Writing: the emotional flashpoint of dyslexia

It was as if I had slapped her across the face in front of this room full of people.

Writing: the emotional flashpoint of dyslexia

Why is there still so much ignorance, and pain, attached to dyslexia?

Being a Grammar Fascist and a pain in the *ss about spelling, I had taken a copy of the handout sheet she prepared to go with her talk and quietly marked corrections to three spelling mistakes in the content. I wrote “#justsayin'” on the bottom, waited until no-one was looking and she had finished her talk, and slid the sheet over to her.

“I couldn’t care less about people who might object to some silly little typo,” she snarled, and sat down, deliberately turning as much of her back towards me as possible given that she was sitting next to me.

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Dyslexia: a positive advantage, even for writers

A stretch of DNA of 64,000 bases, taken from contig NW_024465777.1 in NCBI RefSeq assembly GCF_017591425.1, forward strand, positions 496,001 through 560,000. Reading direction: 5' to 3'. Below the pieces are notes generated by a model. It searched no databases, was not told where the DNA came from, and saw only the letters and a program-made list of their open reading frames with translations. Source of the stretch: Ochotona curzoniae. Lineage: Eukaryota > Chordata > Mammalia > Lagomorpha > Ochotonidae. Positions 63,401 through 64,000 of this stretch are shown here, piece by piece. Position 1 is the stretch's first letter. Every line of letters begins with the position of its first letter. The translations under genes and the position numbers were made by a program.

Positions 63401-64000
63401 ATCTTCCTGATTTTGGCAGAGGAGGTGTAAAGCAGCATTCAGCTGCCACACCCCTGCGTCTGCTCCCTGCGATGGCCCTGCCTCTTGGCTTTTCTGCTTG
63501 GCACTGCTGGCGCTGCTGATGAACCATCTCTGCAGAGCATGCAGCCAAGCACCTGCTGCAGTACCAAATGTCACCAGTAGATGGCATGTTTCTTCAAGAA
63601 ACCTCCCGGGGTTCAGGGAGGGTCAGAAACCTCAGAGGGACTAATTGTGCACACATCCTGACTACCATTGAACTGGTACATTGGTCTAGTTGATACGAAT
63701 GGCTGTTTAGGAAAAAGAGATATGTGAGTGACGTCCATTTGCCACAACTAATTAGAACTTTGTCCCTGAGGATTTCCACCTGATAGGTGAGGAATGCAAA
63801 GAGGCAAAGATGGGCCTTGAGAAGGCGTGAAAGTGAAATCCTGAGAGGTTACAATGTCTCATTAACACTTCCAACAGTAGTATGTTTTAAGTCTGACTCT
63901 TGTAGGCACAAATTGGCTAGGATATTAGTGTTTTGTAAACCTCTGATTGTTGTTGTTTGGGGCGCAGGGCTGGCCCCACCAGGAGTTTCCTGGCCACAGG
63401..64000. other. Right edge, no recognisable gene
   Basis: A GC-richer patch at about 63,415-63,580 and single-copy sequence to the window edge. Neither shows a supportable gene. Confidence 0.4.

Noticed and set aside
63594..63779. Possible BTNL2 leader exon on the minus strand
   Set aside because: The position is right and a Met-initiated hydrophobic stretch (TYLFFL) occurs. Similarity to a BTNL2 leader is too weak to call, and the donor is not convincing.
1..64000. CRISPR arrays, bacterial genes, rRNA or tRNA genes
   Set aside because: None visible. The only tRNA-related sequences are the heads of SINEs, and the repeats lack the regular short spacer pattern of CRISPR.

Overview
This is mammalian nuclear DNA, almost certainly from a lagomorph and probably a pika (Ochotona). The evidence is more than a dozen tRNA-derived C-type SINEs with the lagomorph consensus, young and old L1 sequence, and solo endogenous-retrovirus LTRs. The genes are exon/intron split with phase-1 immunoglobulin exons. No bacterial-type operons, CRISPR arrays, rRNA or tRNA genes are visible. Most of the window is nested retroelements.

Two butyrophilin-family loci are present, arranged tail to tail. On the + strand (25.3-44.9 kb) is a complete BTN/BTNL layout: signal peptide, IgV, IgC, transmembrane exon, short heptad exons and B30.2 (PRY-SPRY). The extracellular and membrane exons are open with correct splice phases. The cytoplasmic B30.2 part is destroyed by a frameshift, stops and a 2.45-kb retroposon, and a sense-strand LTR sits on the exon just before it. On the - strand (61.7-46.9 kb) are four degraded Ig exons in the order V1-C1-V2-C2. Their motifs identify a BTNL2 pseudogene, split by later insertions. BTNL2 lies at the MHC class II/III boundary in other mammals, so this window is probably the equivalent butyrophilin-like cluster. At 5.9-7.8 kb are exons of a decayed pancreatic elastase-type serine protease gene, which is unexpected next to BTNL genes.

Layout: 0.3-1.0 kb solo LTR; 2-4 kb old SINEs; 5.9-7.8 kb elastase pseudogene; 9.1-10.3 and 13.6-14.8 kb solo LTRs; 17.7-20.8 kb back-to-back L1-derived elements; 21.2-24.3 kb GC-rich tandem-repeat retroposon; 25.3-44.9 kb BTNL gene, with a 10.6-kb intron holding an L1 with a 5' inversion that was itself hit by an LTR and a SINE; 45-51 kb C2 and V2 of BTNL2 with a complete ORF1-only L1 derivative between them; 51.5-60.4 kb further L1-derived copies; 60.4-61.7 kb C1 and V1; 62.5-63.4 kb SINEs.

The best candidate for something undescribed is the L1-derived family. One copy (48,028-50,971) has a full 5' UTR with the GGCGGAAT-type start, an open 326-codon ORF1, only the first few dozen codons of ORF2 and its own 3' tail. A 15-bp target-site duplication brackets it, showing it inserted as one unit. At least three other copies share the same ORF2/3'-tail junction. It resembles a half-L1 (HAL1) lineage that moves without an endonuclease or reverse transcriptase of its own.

Did you know that many famous writers are/were dyslexic, including Agatha Christie, F Scott Fitzgerald and George Bernard Shaw? If you’re dyslexic and need (or want) to write, this article by Jane Hatton – founder of Evenbreak, the highly successful job board for people with disabilities – will truly lift your spirits.

Dyslexia is usually seen as a disability – a problem. Two authors, Brock and Fernette Eide, challenge this assumption and instead argue that dyslexia is an alternative way that the brain is wired, and can bring many unexpected and unappreciated advantages. [Read more…]